This was submitted by our friend Dj Step One from the TROY forum. If you’re digging this, check his blog out: Only Built For zShare Links
“Iâ€™ve spent the last few weeks sorting through that dusty box of tapes that so many older Hip Hop heads have stashed away somewhere and have been digitizing the various treats Iâ€™ve come across.
As Hip Hop was scarce on English radio in the 90s, most of these tapes are recordings of Tim Westwoodâ€™s show on BBC Radio 1. Up until 1994, Westwood only broadcast in London and the surrounding area, first on pirate stations LWR and Kiss FM, and then legitimately on Capital FM.
A move to the BBC in 1994 gave him two 3 hour shows every week and meant that Hip Hop heads nationwide finally had the opportunity to hear first hand the exclusives and guest appearances that would make up Timâ€™s show. It often meant staying in on a Friday or Saturday night, but as some of these freestyles prove, it was worth it!
I was going to do a profile of Big Tim but then remembered that Stretch Armstrong gave him a mention on his blog a while back and I couldnâ€™t think of a better person to rubber stamp Westwoodâ€™s contribution to Hip Hop radio.”
Stretch Armstrong, speaking on The Flavor Unit track â€˜The Flavor Unit Assassination Squadâ€™:
“Bobbito and I got hip to this record via the homie Tim Westwood in London who used to have what may have been the most progressive hip-hop show on earth in the late 80’s. Because he was free to operate outside of the beef that had split NYC rap radio in the late 80’s but also was very close to both Red and Marley (though closer to Marley who eventually would broadcast a version of In Control on his show in the UK), Tim would bless the airwaves with crazy exclusives and remixes, AND, influenced by his roots in 80’s Jamaican and UK dancehall, was the first, and perhaps only, hip-hop personality to get all the hot emcees to re-record their hits with his name in them, sound-clash style. Many in the UK complained that Tim didn’t support home-grown talent, but we sure didn’t care, ’cause we’d frequently hear shit from his tapes first, sometimes to never be heard anywhere else. I’d have to confirm it with Aaron Fuchs, but I believe Tuff City only released this record after we played it on KCR from a cassette from Westwood’s show.”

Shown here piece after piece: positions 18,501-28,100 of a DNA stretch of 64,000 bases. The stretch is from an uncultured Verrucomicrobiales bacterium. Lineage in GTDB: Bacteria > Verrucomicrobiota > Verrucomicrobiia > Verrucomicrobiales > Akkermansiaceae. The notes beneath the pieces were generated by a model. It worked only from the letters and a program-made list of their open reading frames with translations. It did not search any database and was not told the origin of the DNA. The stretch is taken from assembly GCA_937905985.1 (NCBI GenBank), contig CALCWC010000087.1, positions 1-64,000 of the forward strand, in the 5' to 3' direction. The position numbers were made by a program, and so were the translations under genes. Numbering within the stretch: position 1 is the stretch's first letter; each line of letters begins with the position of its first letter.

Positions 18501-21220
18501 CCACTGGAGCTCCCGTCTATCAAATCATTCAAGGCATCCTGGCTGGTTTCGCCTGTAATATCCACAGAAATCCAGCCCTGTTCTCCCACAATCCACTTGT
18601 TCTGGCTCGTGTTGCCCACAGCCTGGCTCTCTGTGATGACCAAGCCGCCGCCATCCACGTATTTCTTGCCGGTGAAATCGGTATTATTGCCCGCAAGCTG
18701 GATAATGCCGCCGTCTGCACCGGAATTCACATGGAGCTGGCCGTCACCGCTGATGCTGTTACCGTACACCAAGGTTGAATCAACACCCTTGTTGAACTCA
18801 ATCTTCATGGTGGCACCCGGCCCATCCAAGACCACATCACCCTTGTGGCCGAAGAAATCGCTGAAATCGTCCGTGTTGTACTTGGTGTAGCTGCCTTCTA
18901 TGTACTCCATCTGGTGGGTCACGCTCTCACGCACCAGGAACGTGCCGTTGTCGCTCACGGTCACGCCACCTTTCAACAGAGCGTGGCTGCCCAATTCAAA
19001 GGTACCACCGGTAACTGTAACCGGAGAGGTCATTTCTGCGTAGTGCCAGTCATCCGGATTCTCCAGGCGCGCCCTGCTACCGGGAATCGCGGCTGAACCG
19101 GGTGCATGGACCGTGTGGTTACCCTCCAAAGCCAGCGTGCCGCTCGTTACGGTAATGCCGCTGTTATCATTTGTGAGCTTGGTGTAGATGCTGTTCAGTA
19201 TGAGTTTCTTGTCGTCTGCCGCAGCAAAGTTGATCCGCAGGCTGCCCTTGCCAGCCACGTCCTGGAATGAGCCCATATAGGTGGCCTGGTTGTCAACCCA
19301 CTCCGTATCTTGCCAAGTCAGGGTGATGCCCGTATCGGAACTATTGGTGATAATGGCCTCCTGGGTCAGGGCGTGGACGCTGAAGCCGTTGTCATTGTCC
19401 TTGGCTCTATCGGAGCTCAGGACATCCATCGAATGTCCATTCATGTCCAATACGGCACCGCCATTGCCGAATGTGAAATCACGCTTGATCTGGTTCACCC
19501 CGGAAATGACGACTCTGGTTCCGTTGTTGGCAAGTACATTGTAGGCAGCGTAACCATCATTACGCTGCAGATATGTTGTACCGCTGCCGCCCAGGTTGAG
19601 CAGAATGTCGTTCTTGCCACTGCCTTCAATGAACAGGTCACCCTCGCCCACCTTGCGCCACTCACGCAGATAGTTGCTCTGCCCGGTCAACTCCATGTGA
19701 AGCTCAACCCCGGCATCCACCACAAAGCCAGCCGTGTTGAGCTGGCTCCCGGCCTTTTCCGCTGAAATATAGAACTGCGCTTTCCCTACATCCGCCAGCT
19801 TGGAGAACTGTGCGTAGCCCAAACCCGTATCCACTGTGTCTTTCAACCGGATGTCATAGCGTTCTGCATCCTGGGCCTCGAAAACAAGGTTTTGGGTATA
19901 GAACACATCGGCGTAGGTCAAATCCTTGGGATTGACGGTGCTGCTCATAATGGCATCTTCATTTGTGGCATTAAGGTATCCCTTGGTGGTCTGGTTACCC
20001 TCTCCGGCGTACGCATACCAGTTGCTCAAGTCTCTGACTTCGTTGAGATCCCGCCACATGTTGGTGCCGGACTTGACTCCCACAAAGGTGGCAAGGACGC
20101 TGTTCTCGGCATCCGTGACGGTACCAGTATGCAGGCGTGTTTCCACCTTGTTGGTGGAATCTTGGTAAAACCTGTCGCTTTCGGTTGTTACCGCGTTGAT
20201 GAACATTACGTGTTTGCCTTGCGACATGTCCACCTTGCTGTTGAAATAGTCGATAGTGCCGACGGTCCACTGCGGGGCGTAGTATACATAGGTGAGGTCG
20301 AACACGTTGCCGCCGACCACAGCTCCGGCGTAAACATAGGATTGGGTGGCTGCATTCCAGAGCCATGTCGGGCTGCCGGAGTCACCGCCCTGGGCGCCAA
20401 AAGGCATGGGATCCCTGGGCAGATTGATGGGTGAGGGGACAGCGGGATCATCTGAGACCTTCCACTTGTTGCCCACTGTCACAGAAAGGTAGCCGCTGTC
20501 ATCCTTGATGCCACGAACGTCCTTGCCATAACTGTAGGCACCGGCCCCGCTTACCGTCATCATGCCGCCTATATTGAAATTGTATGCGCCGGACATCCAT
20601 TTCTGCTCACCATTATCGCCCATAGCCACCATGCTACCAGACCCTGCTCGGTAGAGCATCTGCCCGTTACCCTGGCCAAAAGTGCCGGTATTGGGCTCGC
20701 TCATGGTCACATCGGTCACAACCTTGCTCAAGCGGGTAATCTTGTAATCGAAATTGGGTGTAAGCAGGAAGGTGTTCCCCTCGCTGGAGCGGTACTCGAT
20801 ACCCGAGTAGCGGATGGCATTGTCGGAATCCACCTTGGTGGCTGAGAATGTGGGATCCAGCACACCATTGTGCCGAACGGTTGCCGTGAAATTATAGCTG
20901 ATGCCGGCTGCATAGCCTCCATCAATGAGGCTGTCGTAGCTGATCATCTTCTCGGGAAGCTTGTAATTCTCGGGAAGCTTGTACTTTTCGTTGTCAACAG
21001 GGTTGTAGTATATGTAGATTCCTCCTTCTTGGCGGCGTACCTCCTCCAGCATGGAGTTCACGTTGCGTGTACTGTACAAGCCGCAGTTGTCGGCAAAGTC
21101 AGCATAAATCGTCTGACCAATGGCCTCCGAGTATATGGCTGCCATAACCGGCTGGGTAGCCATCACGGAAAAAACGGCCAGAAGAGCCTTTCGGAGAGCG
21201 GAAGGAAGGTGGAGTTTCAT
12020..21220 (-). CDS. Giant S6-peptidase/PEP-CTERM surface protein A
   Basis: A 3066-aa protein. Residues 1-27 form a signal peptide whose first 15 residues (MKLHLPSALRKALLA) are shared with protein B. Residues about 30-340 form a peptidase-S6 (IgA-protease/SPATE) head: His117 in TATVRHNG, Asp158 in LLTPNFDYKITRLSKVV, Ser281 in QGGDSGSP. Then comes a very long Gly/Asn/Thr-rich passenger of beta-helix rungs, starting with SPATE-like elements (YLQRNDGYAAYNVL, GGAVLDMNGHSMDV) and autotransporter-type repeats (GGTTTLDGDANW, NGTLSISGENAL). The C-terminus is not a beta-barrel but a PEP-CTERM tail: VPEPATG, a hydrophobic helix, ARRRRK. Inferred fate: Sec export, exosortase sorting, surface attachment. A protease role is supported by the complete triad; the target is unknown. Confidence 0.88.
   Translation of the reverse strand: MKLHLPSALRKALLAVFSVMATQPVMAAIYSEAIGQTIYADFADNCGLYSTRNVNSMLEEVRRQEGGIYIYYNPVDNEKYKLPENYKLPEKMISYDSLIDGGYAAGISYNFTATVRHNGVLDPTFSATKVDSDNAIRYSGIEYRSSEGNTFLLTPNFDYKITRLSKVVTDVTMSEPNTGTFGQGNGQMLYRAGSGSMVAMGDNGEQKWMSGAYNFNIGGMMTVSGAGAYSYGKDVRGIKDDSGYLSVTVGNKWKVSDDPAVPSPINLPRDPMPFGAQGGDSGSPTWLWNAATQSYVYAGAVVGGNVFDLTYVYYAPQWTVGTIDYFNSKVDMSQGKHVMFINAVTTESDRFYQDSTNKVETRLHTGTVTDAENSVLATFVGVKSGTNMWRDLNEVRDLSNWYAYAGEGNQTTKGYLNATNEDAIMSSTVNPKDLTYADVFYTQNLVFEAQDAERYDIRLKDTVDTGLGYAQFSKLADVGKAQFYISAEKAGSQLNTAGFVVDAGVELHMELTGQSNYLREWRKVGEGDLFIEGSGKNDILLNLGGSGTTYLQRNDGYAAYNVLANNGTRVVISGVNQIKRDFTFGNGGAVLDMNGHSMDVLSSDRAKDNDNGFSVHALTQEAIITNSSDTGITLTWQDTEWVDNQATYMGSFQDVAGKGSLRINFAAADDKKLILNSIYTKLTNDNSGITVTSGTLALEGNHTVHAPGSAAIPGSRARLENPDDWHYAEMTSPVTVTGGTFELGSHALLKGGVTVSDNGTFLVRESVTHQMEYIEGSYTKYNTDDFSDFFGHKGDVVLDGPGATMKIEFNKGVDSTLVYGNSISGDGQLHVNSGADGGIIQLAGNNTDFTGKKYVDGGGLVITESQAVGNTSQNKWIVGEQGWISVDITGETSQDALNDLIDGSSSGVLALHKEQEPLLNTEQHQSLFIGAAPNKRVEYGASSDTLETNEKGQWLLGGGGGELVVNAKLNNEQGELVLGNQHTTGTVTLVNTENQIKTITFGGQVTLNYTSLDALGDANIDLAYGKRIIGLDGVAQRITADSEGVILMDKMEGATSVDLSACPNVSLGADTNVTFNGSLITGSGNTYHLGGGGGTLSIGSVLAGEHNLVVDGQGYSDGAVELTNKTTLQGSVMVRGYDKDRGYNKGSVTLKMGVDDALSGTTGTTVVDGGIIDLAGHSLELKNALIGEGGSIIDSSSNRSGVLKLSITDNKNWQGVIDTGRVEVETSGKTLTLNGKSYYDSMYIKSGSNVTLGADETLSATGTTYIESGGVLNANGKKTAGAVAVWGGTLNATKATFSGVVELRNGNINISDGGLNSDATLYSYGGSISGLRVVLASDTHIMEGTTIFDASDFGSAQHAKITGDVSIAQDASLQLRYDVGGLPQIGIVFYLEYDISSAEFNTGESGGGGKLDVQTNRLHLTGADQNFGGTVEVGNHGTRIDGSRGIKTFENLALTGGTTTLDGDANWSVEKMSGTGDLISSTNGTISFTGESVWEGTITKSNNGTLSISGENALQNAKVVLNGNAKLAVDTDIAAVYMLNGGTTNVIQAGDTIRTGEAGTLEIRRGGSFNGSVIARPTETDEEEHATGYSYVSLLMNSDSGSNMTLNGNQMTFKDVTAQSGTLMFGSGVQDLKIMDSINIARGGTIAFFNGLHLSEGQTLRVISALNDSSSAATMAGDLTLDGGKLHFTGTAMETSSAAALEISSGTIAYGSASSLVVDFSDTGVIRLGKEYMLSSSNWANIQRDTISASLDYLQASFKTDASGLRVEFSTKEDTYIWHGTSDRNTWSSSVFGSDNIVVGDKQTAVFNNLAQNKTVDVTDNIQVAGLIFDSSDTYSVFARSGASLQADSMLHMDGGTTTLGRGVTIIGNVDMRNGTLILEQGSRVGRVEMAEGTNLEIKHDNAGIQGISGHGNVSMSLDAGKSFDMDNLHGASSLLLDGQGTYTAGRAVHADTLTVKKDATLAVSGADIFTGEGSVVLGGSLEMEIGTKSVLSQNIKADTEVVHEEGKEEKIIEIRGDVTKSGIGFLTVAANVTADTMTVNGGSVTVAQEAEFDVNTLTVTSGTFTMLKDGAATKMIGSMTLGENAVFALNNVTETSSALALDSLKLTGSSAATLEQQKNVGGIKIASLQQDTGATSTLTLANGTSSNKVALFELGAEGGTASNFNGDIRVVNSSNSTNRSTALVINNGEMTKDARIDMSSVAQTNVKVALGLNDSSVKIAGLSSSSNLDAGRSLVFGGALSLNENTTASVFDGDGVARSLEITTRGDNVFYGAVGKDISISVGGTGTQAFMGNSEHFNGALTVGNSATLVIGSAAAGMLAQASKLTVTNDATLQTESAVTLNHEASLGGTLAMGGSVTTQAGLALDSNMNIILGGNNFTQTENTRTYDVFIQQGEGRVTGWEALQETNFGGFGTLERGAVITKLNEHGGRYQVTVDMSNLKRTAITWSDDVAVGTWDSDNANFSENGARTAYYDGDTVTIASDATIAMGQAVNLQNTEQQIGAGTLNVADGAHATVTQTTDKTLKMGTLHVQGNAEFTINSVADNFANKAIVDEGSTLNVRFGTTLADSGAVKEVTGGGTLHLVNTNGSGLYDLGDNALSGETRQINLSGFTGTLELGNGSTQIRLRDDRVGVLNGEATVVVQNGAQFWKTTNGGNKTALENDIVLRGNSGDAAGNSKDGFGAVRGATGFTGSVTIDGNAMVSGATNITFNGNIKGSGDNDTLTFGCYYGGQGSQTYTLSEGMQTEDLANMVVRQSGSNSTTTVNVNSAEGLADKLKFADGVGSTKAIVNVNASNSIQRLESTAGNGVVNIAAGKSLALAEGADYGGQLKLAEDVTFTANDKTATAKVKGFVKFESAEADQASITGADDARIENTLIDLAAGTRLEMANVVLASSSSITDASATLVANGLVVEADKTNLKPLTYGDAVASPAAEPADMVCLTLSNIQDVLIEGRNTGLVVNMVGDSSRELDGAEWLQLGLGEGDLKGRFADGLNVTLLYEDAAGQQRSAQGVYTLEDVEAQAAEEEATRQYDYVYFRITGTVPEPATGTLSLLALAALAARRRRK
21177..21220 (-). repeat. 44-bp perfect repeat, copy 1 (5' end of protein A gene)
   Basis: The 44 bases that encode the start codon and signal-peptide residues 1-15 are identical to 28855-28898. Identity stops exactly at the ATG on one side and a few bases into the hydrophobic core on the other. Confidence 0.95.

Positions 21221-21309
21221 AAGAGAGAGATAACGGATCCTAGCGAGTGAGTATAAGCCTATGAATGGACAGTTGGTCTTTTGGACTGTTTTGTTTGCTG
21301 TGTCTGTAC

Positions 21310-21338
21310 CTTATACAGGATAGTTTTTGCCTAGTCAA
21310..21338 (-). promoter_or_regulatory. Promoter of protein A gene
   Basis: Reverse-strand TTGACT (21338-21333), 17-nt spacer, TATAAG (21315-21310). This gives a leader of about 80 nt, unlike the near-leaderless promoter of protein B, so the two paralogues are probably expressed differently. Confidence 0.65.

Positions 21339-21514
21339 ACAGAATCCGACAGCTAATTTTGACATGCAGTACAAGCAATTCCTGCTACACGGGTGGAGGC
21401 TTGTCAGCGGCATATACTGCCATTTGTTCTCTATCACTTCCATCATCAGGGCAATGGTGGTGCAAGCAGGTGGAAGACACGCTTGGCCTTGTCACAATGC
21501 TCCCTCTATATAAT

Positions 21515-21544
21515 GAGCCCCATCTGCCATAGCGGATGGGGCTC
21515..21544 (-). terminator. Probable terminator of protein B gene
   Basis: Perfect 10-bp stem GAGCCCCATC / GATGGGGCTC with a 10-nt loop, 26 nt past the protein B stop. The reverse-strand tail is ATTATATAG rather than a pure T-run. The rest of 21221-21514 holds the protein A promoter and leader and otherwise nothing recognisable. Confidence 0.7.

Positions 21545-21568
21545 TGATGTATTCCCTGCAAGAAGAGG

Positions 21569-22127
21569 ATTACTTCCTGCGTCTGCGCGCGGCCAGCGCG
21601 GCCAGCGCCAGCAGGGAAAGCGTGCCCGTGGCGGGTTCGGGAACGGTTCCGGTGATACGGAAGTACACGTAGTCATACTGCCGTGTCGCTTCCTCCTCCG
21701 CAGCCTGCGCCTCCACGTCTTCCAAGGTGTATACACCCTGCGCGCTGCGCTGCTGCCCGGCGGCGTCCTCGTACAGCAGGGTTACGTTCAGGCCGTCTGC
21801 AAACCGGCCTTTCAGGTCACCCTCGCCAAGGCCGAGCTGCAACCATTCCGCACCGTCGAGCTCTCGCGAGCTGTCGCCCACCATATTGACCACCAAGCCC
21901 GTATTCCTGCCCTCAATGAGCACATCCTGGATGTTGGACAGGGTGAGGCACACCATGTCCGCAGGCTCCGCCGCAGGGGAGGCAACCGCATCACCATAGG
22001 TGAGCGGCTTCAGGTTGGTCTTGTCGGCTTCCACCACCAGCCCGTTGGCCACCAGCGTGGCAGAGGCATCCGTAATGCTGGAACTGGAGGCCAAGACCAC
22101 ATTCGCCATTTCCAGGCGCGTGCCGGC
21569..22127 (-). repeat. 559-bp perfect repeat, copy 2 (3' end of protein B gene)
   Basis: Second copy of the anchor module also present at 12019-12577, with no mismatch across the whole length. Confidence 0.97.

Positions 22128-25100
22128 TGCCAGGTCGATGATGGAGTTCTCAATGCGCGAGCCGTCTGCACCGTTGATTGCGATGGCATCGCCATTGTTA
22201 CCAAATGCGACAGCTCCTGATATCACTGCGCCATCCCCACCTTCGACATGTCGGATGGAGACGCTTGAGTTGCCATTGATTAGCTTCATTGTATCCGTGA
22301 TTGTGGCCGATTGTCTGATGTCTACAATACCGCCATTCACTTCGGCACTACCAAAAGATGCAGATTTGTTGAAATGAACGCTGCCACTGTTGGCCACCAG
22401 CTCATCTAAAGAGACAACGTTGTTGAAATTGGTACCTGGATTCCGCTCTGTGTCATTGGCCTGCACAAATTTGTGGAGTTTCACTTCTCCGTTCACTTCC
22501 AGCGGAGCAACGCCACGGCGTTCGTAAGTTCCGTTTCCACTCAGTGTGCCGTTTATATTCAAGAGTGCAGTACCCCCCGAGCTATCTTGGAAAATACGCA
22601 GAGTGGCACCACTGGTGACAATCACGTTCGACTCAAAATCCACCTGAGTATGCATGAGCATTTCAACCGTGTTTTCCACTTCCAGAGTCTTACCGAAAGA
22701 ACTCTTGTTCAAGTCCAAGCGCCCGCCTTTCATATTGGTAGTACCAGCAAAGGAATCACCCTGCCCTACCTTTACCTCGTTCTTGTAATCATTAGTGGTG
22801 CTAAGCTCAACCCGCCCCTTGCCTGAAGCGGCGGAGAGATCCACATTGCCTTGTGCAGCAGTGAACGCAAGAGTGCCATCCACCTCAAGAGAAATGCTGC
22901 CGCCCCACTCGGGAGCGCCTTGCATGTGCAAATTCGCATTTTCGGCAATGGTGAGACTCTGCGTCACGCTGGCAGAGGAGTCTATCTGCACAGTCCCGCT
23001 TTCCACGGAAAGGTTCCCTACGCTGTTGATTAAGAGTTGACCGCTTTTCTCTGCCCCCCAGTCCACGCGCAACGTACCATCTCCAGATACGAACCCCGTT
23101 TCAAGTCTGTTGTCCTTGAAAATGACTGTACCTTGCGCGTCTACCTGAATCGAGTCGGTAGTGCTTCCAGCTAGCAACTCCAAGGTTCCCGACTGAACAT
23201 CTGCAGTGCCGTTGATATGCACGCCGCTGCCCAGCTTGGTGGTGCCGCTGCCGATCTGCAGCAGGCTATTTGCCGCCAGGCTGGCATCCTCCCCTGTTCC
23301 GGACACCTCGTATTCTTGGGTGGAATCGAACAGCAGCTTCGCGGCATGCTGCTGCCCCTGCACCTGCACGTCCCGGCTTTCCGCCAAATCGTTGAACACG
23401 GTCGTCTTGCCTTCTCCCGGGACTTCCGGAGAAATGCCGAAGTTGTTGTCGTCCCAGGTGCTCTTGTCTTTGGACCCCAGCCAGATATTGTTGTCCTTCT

Akinyele & Sadat X (1996)
Das Efx (1995)
Masta Ace (1998)
Nas & De La Soul (1996)
Biggie Smalls & Craig Mack (1995)
Snoop, Daz, & Kurupt (1994)